Lughnasadh is upon us! It’s really not that epic, but as a pagan woman, I figured I should make known that it is, in fact, Lughnasadh (Lammas to some). I scribbled out a short synopsis of the holiday for a class I took recently, and thought I might share. So, for everyone unfamiliar with Lughnasadh and its roots, please enjoy. =]
Lughnasadh, also known as Lammas and August Eve, is celebrated on August 1st to mark the arrival of the beginning of autumn and the first of the three harvests. The three harvests, Lughnasadh, Mabon, and Samhain, are observed now to celebrate and give thanks for the abundance of the God and Goddess, and mourn the death of the God. “The Goddess watches in sorrow and in joy as she realizes that the God is dying, and yet lives on inside her as her child.” (Wicca: A Guide for the Solitary Practitioner, p. 70. Cunningham.)
One of the Greater Sabbats of Witchcraft, Lughnasadh is a cross-quarter day on the Wheel of the Year. Though August 1st is
the date it is typically celebrated, August 6th is referred to as Old Lammas; Lammas being the medieval Christian word for ‘loaf-mass’ when loaves of bread were baked from the first grain harvest of the season, though, regardless of date, it originally coincided with the first reaping. In Irish Gaelic, Lughnasadh was observed to celebrate the funeral games of Taillte, the foster-mother of Lugh, the god of light and the sun. Many people believe it to be an observance of Lugh’s funeral games, but Lugh does not die until the Autumnal Equinox (our Mabon).
Coinciding with Irish beliefs during the Tailltean Games, Lammas is one of the most appropriate times to perform a handfasting. Much like the Tailltean Marriages, a handfasting is traditionally observed for a year and a day, or until the following Lughnasadh, when the couple would be given the option to continue the marriage for another year and a day, or part ways. They were not performed by a parish priest, but of priests or priestesses of the Old Religion, bards, or poets, and were very common into the 1500s.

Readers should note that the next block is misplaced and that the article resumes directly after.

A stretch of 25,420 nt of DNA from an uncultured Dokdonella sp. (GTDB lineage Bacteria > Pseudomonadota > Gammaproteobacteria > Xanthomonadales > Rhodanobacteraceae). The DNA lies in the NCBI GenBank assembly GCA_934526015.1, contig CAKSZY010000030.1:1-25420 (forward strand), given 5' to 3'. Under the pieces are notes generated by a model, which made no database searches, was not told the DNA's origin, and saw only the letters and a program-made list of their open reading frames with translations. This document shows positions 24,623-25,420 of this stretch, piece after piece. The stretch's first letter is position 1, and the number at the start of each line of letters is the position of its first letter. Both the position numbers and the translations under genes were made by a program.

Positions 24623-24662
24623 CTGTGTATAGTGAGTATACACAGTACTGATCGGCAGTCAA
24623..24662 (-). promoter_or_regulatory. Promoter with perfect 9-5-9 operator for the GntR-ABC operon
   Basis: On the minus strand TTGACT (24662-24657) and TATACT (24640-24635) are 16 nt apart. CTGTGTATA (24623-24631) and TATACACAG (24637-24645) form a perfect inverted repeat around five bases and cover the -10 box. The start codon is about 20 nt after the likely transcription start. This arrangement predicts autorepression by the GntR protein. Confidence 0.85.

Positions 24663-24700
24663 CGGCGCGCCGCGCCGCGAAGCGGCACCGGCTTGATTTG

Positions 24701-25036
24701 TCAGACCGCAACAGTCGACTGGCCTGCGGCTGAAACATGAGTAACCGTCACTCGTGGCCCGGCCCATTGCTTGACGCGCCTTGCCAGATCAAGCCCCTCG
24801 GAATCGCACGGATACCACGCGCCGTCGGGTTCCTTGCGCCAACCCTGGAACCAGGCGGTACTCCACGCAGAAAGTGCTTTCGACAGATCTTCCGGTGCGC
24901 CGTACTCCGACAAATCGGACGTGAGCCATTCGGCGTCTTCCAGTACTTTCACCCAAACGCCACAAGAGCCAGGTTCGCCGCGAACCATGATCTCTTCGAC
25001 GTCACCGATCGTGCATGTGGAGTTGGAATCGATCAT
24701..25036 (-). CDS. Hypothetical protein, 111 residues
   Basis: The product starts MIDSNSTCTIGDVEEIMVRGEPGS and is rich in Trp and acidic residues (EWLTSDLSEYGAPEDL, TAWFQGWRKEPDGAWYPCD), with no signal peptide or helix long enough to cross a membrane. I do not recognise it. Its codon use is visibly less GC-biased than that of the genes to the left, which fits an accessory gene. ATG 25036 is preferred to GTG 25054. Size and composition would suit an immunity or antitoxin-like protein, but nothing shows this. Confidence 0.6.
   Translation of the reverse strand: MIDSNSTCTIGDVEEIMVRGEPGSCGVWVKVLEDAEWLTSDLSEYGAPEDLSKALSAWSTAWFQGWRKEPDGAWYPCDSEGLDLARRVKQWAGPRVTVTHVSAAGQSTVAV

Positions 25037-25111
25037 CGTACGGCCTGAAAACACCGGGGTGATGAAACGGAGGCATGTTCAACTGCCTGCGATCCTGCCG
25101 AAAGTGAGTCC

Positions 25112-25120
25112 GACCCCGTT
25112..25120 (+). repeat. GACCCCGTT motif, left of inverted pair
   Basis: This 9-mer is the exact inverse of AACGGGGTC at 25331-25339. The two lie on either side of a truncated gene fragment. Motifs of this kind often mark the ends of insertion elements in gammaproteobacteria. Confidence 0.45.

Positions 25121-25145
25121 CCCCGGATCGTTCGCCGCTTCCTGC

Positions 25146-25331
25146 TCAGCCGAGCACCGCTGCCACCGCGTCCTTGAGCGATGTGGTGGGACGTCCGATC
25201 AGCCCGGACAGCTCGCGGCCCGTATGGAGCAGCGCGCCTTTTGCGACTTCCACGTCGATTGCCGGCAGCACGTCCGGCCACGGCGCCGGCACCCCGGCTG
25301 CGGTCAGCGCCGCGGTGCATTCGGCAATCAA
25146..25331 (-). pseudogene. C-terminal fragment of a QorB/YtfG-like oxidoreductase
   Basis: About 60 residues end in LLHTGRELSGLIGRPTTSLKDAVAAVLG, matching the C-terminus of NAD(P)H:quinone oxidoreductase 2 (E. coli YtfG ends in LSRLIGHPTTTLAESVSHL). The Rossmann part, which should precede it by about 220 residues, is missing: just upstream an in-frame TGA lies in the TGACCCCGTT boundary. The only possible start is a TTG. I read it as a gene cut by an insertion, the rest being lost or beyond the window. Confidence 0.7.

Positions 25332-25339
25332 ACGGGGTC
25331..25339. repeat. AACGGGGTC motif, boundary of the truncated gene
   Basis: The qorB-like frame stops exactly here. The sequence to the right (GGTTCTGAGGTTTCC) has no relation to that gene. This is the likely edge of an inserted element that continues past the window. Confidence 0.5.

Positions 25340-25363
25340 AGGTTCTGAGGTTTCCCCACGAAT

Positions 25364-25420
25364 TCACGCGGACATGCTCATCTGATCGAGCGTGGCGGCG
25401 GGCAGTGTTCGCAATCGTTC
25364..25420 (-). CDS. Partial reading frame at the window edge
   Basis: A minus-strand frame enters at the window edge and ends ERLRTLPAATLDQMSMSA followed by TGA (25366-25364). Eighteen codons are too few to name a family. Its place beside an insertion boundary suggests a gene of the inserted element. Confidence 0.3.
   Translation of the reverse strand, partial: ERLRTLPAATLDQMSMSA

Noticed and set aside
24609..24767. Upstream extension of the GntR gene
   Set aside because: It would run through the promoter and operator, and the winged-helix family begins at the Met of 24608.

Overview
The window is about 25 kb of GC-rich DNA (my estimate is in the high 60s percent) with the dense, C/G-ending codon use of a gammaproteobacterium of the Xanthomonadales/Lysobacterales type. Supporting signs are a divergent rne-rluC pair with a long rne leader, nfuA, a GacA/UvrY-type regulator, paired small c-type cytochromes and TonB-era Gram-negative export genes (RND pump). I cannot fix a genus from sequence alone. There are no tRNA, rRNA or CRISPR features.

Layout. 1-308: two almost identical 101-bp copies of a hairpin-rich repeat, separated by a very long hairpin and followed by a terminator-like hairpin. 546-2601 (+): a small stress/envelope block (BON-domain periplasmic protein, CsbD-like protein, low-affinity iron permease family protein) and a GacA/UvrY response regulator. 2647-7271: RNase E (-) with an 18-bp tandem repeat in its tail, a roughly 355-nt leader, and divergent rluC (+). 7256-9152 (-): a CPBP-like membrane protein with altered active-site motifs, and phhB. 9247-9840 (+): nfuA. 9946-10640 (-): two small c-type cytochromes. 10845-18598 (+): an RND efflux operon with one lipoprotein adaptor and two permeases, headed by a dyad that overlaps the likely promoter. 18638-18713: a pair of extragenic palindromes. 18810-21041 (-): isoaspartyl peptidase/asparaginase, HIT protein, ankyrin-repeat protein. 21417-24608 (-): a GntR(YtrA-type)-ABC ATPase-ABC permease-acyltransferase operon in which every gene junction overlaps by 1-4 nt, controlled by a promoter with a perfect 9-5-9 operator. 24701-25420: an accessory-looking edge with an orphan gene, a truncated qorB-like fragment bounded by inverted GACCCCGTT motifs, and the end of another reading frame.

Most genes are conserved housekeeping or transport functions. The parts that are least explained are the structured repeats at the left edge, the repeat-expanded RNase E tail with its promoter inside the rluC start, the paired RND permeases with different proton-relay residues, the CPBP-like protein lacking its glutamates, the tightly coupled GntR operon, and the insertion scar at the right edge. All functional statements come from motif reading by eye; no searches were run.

Lughnasadh was also the most popular date for Saint Catherine’s feast day, when they would cover a wagon wheel in tar, set it on fire, and roll it down a hill. One of the speculations is that this was done to symbolize the sun god’s decline in power, and carried over from the pagan traditions into Christianity.
During Lughnasadh, it is common to weave corn dollies, visit fields, orchards, and lakes, and plant the seeds from any fruit consumed in the Lughnasadh ritual. Should the seeds grow into plants, they should be tended with love, since they symbolize the connection with the divine. The sorts of foods that should be eaten include bread (which can also be baked into the figure of the God and used in The Simple Feast), any sort of berry, acorns after the poisons have been removed, crab apples, and any sort of produce or grain due to the fact that Lughnasadh is the grain harvest.
Eight Sabbats of Witchcraft by Mike Nichols
Wicca: A Guide for the Solitary Practitioner by Scott Cunningham
Firefly: Wiccan Advancement by Iris Firemoon